Damnedelions

I just had to reblog this post by Mitch Teemley. I was going to write about the futile attempt of getting rid of Dandelions in the tiny bit of lawn I try to rescue in front of my garden. I already spent a full day on my knees cutting them up with a knife. Three weeks later, every plant is back in full force, bringing siblings to the spring party. Frustrating indeed. And then I stumble across this post in my reader this morning. I loved it, hope you do, too…

Mitch Teemley

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(Time-lapse video below)

It’s spring. Start your mowers.

Thanks to those croquet-mad Victorians and a voracious lawn care industry, millions slavishly strive to maintain yards full of thick virginal grass–and nothing else!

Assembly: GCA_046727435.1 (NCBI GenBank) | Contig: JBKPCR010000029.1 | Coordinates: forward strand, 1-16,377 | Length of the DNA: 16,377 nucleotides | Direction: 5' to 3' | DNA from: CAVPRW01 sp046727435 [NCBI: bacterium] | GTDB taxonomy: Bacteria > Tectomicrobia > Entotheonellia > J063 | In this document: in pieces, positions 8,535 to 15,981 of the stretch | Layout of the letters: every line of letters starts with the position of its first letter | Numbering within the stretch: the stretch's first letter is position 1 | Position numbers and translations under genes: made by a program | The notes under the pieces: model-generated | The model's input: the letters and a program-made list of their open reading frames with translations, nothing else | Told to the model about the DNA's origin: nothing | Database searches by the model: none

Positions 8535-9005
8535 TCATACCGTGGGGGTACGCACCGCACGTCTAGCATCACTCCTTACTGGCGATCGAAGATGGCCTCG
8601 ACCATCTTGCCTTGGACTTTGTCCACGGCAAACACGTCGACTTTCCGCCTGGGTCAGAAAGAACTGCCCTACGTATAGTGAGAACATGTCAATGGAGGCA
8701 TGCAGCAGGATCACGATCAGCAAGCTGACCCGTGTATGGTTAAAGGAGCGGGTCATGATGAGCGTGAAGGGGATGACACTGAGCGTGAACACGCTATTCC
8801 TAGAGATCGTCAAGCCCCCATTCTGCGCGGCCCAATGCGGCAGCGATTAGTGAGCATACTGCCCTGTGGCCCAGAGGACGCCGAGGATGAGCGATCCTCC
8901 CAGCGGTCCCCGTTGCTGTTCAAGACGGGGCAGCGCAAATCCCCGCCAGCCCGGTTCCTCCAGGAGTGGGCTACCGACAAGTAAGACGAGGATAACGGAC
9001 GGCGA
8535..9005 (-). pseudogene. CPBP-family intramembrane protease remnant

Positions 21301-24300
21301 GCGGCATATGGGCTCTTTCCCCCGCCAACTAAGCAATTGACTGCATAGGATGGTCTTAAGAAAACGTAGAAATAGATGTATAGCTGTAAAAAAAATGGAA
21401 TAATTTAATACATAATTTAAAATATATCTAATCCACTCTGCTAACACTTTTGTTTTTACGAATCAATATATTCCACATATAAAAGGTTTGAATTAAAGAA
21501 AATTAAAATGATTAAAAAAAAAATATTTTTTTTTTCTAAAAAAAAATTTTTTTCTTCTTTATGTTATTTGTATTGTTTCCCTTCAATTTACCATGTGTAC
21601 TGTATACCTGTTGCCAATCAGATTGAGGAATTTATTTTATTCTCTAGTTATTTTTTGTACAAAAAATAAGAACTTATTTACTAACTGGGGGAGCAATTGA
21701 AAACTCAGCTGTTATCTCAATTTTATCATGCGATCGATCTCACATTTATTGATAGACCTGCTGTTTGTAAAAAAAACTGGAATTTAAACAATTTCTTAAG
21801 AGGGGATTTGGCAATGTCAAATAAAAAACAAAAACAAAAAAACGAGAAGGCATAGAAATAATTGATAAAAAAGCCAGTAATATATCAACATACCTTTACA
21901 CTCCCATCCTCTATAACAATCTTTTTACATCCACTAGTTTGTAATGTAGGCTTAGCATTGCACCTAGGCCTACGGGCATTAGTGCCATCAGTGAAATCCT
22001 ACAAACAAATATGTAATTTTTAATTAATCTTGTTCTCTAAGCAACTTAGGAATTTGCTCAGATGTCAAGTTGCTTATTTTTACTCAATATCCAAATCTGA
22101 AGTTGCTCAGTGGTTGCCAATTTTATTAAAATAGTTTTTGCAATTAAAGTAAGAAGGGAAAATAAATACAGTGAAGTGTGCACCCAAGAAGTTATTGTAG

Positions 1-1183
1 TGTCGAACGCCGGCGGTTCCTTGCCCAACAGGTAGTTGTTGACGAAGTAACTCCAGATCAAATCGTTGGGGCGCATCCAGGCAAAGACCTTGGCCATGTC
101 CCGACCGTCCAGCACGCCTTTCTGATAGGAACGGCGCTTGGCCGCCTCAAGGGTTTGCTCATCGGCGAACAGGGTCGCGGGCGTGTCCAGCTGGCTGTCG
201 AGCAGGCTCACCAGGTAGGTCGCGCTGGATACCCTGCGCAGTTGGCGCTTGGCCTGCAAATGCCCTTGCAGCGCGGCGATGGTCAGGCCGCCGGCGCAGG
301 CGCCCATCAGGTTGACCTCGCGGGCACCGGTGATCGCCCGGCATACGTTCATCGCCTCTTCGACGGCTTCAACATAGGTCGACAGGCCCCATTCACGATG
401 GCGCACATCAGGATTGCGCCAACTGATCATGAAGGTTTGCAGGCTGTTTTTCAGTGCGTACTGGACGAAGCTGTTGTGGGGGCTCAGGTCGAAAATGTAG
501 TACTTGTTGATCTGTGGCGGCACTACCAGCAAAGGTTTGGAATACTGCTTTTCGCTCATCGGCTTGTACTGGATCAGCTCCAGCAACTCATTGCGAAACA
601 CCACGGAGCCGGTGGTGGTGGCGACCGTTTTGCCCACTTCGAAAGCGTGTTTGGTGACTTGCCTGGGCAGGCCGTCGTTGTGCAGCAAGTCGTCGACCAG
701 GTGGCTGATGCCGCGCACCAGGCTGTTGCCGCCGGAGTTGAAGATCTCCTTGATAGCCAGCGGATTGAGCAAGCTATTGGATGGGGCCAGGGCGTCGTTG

Good luck with that.

I’m no purist. I like my yard Scott’s-free, full of cheerful violets, pithy inedible strawberries, tiny white-flowered onions, and that king of the interlopers–dandelions. Damnedelions!

I’ve always had a love-hate relationship with dandelions: love the flowers, hate the ugly, jaggy, ground-hugging leaves. Which, it turns out, are the source of the plant’s name–dandelion means “lion’s teeth” in French. In fact, it turns out we have the French to thank for introducing dandelions, along with bikinis and snails (a hit and a miss). Early European settlers made salads out of dandelions and brewed “coffee” from their seeds.

I always thought there were two types of dandelions: those happy little orangey-yellow pseudo-daisies my yard is…

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